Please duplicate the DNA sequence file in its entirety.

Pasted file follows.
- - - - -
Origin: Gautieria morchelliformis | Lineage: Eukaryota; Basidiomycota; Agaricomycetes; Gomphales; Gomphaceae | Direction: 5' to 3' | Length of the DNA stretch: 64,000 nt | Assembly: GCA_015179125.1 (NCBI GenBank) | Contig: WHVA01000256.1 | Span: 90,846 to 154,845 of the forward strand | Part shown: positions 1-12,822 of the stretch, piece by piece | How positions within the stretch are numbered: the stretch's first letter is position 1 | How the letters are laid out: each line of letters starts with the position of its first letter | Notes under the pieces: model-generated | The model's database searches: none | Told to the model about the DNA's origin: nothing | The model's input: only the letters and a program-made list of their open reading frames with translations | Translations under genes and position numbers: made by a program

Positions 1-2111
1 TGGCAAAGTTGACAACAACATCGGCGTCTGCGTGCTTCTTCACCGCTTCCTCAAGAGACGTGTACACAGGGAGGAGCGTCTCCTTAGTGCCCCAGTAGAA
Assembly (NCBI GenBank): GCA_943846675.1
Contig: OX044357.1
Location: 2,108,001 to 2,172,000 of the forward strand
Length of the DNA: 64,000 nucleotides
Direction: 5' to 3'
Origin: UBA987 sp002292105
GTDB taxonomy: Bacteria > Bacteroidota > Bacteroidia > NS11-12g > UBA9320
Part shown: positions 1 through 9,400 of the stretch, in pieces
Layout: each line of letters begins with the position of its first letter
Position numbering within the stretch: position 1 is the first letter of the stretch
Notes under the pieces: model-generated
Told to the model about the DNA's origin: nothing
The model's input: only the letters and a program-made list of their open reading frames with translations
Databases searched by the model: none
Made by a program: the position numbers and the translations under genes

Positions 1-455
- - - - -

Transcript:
Origin: Gautieria morchelliformis | Lineage: Eukaryota; Basidiomycota; Agaricomycetes; Gomphales; Gomphaceae | Direction: 5' to 3' | Length of the DNA stretch: 64,000 nt | Assembly: GCA_015179125.1 (NCBI GenBank) | Contig: WHVA01000256.1 | Span: 90,846 to 154,845 of the forward strand | Part shown: positions 1-12,822 of the stretch, piece by piece | How positions within the stretch are numbered: the stretch's first letter is position 1 | How the letters are laid out: each line of letters starts with the position of its first letter | Notes under the pieces: model-generated | The model's database searches: none | Told to the model about the DNA's origin: nothing | The model's input: only the letters and a program-made list of their open reading frames with translations | Translations under genes and position numbers: made by a program

Positions 1-2111
1 TGGCAAAGTTGACAACAACATCGGCGTCTGCGTGCTTCTTCACCGCTTCCTCAAGAGACGTGTACACAGGGAGGAGCGTCTCCTTAGTGCCCCAGTAGAA
Assembly (NCBI GenBank): GCA_943846675.1
Contig: OX044357.1
Location: 2,108,001 to 2,172,000 of the forward strand
Length of the DNA: 64,000 nucleotides
Direction: 5' to 3'
Origin: UBA987 sp002292105
GTDB taxonomy: Bacteria > Bacteroidota > Bacteroidia > NS11-12g > UBA9320
Part shown: positions 1 through 9,400 of the stretch, in pieces
Layout: each line of letters begins with the position of its first letter
Position numbering within the stretch: position 1 is the first letter of the stretch
Notes under the pieces: model-generated
Told to the model about the DNA's origin: nothing
The model's input: only the letters and a program-made list of their open reading frames with translations
Databases searched by the model: none
Made by a program: the position numbers and the translations under genes

Positions 1-455